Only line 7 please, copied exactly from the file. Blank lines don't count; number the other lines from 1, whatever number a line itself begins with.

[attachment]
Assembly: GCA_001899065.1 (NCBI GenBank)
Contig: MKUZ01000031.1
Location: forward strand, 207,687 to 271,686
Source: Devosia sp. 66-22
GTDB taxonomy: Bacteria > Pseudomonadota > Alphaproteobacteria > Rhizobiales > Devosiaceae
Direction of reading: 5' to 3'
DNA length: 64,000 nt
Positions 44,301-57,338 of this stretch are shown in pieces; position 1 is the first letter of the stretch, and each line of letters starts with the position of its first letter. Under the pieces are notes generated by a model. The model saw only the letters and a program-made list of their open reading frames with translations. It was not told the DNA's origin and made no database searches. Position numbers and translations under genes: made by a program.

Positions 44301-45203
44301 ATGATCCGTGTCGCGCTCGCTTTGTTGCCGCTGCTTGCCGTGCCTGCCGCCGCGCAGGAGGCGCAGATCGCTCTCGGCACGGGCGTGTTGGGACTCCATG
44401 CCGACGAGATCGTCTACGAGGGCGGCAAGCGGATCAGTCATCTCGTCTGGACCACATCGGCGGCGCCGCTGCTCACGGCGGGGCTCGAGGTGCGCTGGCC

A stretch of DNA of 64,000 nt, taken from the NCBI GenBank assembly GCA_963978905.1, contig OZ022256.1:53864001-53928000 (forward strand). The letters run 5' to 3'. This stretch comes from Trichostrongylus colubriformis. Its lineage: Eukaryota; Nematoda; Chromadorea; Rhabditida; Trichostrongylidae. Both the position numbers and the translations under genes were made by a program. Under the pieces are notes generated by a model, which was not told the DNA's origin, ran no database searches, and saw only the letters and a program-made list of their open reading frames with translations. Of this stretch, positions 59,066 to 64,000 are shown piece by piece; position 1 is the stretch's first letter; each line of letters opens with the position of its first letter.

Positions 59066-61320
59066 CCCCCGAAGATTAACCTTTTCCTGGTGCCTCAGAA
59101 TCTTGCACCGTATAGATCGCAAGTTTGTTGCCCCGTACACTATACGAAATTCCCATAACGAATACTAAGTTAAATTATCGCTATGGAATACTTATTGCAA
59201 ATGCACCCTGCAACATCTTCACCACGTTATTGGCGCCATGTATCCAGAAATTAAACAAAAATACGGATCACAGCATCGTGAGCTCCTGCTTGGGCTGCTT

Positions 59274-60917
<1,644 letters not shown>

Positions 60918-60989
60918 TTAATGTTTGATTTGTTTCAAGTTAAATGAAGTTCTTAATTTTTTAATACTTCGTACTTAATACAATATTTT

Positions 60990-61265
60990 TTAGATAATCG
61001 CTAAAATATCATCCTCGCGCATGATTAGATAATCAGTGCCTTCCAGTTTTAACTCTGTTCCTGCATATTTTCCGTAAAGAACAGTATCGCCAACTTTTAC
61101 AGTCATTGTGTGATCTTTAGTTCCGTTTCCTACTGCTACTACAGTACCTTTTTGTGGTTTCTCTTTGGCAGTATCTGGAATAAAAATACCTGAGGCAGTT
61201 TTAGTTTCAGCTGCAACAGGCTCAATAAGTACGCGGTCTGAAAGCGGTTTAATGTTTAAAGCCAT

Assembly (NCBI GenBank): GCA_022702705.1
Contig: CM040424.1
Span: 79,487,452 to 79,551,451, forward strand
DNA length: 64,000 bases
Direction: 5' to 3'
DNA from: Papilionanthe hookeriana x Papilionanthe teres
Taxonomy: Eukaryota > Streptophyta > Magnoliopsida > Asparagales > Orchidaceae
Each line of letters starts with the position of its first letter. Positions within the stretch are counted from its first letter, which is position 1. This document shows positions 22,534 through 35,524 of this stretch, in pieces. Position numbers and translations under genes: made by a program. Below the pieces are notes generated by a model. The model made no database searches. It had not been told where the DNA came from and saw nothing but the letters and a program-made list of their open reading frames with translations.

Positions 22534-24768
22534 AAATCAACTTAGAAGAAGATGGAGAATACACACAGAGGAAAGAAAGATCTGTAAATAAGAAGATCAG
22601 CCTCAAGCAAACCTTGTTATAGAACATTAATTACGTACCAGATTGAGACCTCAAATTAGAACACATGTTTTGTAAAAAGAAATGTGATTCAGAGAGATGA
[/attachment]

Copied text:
DNA length: 64,000 nt